- The Washington Times - Friday, February 8, 2019

The Trump administration told an appeals court Friday it opposes House Democrats’ attempts to intervene in a court battle against Obamacare, arguing the legislative branch is veering out of its lane and that blue states already stepped in.

“The constitution assigns to the executive branch rather than the legislative branch the authority — and the duty — to represent all of the sovereign interests of the United States in court,” the Justice Department told the U.S. Court of Appeals for the Fifth Circuit.

House Speaker Nancy Pelosi and her troops argue the administration isn’t representing those interests very well.

They’re enraged that President Trump has taken a hands-off approach to the lawsuit, which says Obamacare’s provisions are so interwoven that Congress’ decision to gut the “individual mandate” to hold insurance should kill off the rest of the law.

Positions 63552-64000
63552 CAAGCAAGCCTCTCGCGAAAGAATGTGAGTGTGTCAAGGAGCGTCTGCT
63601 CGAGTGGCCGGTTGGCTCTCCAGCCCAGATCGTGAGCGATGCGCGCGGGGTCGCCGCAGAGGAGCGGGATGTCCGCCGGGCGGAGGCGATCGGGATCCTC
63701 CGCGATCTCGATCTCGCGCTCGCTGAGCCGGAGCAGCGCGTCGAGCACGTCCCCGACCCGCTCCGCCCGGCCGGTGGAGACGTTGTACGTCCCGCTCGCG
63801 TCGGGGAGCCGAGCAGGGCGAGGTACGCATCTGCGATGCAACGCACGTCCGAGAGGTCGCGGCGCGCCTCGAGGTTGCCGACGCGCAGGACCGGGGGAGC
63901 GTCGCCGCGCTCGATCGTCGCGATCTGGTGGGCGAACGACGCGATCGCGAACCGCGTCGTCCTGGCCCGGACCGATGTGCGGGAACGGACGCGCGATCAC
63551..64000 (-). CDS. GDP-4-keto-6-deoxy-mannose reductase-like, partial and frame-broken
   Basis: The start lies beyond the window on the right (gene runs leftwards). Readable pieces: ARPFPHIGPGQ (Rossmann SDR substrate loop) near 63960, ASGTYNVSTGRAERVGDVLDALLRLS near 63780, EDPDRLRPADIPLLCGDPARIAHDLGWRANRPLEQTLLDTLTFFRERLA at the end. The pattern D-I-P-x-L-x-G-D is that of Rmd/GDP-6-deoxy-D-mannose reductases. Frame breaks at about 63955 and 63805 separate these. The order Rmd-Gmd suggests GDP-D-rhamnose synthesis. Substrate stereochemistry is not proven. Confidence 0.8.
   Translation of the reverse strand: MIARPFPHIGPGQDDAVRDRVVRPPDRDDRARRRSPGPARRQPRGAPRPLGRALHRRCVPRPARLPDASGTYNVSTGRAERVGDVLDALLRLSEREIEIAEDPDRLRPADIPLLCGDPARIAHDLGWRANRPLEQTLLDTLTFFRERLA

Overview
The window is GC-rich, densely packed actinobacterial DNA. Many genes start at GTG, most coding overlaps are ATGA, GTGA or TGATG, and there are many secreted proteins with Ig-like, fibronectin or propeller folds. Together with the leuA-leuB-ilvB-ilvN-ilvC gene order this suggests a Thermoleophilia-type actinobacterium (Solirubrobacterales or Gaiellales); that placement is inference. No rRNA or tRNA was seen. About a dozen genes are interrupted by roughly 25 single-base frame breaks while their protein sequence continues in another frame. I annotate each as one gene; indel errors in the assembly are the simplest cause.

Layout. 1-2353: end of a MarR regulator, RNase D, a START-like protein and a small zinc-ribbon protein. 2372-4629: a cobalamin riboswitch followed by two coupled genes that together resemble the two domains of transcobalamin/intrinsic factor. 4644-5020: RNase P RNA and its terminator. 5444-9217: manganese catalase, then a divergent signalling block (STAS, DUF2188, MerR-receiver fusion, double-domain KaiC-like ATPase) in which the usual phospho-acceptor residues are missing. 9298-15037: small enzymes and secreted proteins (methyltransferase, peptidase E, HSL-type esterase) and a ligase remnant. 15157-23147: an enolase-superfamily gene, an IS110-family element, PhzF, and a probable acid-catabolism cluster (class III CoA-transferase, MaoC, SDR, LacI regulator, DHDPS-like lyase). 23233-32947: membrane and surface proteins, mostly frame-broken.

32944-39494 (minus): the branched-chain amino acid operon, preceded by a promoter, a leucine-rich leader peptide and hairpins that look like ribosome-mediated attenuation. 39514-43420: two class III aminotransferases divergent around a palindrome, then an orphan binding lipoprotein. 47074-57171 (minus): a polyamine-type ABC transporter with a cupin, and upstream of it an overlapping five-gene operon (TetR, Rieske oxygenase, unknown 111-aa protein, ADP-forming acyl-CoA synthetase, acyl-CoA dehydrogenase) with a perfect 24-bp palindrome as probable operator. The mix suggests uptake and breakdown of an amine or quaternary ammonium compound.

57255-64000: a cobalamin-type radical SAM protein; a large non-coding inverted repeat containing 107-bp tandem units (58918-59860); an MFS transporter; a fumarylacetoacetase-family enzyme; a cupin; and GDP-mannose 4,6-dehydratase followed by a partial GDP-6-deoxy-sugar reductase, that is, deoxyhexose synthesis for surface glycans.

The administration said if the courts decide the mandate is no longer constitutional, then consumer protections for people with preexisting conditions cannot stand, either.

A federal judge in Texas went even further in ruling against Obamacare in December, agreeing with plaintiff states who said the whole law should be invalidated.

Liberal attorneys general appealed to the Fifth Circuit.

The Justice Department said the House’s intervention, which it opposes on institutional grounds, would also be redundant.

“Even if the House had some cognizable interest, any such interest would already be represented by the intervenor states,” Justice attorneys wrote.

The White House on Thursday issued an economic analysis that argues Mr. Trump has been a good steward of Obamacare and reformed it in a way that makes it better for everyone.

At the same time, Mr. Trump has predicted the law will be “terminated” by the court battle.

Liberal groups say those varying positions undercut his professed support for people with preexisting conditions.

“Now he’s gone to court to silence the majority of Americans who disagree with him,” said Brad Woodhouse, executive director of Protect Our Care. “In November, voters rejected the Trump administration’s repeal and sabotage agenda, and under Speaker Pelosi’s leadership, the House responded to voters’ concerns by passing a resolution intervening in the Texas lawsuit.”

• Tom Howell Jr. can be reached at thowell@washingtontimes.com.

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